I’m actually doing it. (And I’m not sure I like this.)
I wrote up a synopsis, took my first forty pages, wrote a cover letter (that sucks, just because I’m a nobody but oh well) and addressed an envelope to myself. All of these things got put into a pretty envelope and is just steps away from being sealed forever. Well, at least until some editor in New York opens it and reads the story I have to offer.
That’s right. I actually am going to send out a manuscript to a real life publisher. This is bigger than submitting a short story. This is huge.
I’m somewhat a combination of this:
and some of this.
But mainly, I’m just a lot of this.
Nor do I even get to find out until this summer, which is probably going to be at best that they want to see my full manuscript, and even then, they probably won’t even take it.
After all, one of my goals this year was to get a rejection letter. Now I’m going to get two. Hopefully, I’ll get more. If I look at them as one step closer to getting actually published, then it’s a good thing. After all, have you ever heard of a published writer who didn’t get a few rejection letters first? (Though, honestly, I’m offering to be the first one there! Not a problem with that.)
Anyway, seeing how it’s currently Sunday night, and I need packing tape to actually seal the package, It won’t get sent out until tomorrow. Until then, I have a chapter thirty-six to plot through and a paper on my math history to write.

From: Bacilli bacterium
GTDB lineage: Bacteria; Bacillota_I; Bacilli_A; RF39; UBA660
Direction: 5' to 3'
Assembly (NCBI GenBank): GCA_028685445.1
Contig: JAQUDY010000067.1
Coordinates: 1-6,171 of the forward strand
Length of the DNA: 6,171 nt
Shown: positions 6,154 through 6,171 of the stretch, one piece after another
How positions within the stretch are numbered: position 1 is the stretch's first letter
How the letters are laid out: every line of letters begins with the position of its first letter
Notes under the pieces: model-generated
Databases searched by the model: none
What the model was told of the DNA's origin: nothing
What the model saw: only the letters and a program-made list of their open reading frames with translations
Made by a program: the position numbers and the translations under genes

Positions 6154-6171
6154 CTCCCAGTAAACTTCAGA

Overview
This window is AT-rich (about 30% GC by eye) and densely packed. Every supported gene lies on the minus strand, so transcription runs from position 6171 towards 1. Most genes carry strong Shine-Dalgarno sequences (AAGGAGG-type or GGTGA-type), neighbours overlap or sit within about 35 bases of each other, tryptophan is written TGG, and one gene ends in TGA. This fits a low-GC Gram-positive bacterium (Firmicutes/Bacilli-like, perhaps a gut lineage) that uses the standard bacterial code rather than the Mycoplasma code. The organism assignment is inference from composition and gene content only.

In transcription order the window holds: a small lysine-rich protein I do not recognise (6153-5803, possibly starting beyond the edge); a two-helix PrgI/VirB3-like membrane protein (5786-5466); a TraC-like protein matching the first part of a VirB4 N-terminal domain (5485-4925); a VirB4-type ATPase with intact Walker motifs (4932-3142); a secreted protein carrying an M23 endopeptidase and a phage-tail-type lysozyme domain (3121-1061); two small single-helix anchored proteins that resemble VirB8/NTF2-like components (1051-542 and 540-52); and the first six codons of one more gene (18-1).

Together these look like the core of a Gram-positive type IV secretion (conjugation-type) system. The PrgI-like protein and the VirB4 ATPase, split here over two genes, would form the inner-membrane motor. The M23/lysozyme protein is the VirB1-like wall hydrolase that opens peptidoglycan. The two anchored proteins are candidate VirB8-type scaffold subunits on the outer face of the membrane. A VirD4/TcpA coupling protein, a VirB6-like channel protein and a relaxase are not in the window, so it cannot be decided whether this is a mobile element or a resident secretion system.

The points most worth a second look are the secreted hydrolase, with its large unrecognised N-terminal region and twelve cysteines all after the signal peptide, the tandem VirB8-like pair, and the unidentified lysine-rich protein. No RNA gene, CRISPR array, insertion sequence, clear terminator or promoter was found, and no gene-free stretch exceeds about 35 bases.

Second books: the writer’s perspective
I’ve always thought second books are weak. They never carry the momentum of the book as well as the first or third book in a trilogy. As such, I found this article about writing a sequel very interesting. My favorite line is:
Although I didn’t technically write an entirely new book like Bacigalupi did, I was still making major plot changes in my eighth draft, and my final novel bears very little resemblance to my original story. In fact, my earliest draft was such a mess that it frightened my editor, Nancy Mercado. Wisely, she didn’t tell me so at the time. She merely said in her kind way, “You might want to take a closer look at the first one hundred pages. And the last one hundred pages.”